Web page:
EXIT an innovative installation by Diller Scofidio + Renfro, Mark Hansen, Laura Kurgan and Ben Rubin gives form to Paul Virilio's concepts on human trajectories across the globe. In a circular and immersive projection, it presents 6 animated maps generated by a database of information provided by international organizations, with a focus upon the following subjects: Population Shifts: Cities. Remittances: Sending Money Home. Political Refugees and Forced Migration. Natural Catastrophes. Rising Seas, Sinking Cities. Speechless and Deforestation.

While you're waiting to come in and see EXIT, you can have a look in the room next door at the names of all the institutions and organisations that have provided the statistical material behind the dynamic maps. The person responsible for ensuring the validity of all the material used is François Gemenne, researcher and professor of migratory movements associated with climate change at the Sciences Po, Paris.

In a separate small video installation Paul Virilio contextualises EXIT. The video consists of an approximately 3-minute-long reading in which Virilio constantly moves forward towards the viewer while speaking of his nostalgia in thinking of the changes in 'magnitude of the world about its scale' and contemplating the loss of geographic space these changes entail - an idea that has been central to his philosophical work for decades.

The idea for the exhibition NATIVE LAND, Stop Eject was conceived by Hervé Chandès, director and chief curator of Fondation Cartier. What remains, he asks, of the idea of native land and mother tongue at a time when over 200 million people live in a country other than the one they were born in? It was these kind of facts that aroused Chandès' curiosity, compelled him to explore the consequences and gave rise to the process and concept behind the exhibition.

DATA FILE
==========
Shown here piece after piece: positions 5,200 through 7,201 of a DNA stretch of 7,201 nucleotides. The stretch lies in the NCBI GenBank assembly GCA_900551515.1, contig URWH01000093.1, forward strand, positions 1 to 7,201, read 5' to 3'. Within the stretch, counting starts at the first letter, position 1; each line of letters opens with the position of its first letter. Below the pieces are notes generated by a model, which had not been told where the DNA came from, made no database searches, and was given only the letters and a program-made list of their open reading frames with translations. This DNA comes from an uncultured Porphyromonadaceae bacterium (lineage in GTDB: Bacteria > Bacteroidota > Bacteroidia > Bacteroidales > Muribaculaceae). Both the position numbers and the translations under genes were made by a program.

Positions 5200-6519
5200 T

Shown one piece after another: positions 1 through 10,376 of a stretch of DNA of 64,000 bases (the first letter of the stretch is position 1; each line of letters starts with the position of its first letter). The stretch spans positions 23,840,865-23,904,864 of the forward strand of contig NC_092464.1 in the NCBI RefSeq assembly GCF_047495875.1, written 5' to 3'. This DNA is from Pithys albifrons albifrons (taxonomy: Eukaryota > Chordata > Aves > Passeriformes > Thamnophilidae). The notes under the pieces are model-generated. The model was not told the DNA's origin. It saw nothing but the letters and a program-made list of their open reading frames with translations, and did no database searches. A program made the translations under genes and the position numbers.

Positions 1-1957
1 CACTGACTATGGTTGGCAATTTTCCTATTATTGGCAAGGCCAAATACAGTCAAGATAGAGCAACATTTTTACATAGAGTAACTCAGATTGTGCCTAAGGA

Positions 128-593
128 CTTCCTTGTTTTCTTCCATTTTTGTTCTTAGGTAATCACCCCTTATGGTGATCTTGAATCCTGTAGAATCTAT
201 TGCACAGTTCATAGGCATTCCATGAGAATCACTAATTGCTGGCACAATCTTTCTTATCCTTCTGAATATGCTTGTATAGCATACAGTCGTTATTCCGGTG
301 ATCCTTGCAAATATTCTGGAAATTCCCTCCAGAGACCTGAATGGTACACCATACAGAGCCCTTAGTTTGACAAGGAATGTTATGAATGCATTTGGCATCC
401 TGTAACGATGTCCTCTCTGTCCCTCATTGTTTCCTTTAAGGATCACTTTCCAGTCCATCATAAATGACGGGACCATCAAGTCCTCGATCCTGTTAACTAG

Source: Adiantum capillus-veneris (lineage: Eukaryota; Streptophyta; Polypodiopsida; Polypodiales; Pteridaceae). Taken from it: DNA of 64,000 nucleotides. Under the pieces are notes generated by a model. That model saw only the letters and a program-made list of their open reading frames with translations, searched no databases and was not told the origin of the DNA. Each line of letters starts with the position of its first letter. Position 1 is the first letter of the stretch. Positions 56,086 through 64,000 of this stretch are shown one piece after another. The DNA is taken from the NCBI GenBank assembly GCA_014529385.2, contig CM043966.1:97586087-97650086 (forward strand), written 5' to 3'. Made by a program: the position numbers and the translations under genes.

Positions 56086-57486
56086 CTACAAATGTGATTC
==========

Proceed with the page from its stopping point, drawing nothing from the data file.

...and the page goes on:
The following people have organised the exhibition:

Chief Curator: Hervé Chandès, General Director of the Fondation Cartier pour l'art contemporain, Paris

Scientific Consultant: François Gemenne, researcher and professor of migratory movement linked to climate change, Sciences Po, Paris

Curator: Ilana Shamoon, Curator at the Fondation Cartier pour l'art contemporain, Paris

The map Speechless and Deforestation has benefited from the scientific collaboration of Bruce Albert, Director of Research at the Institut de Recherche pour le développement, and François-Michel Le Tourneau, Director of Research at the Centre national de la recherche scientifique.

The following organizations have helped us in our acquisition of data. They have not, however, been asked to vouch for or endorse the content of this exhibition:

Carbon Dioxide Information Analysis Center, Oak Ridge National Laboratory; Center for International Earth Science Information Network (CIESIN), Columbia University; Centre for Research on Epidemiology of Disasters (CRED), École de Santé Publique, Université catholique de Louvain (EM-DAT database); Dartmouth Flood Observatory; Development Research Centre on Migration, Globalisation and Poverty (Migration DRC), University of Sussex; Fire Information for Resource Management and Global Land Cover Facility, University of Maryland; Global Forest Watch (GFW); Instituto Socioambiental (ISA); International Fund for Agricultural Development (IFAD); International Work Group for Indigenous Affairs (IWGIA); Komunitas Konservasi Indonesia WARSI (KKI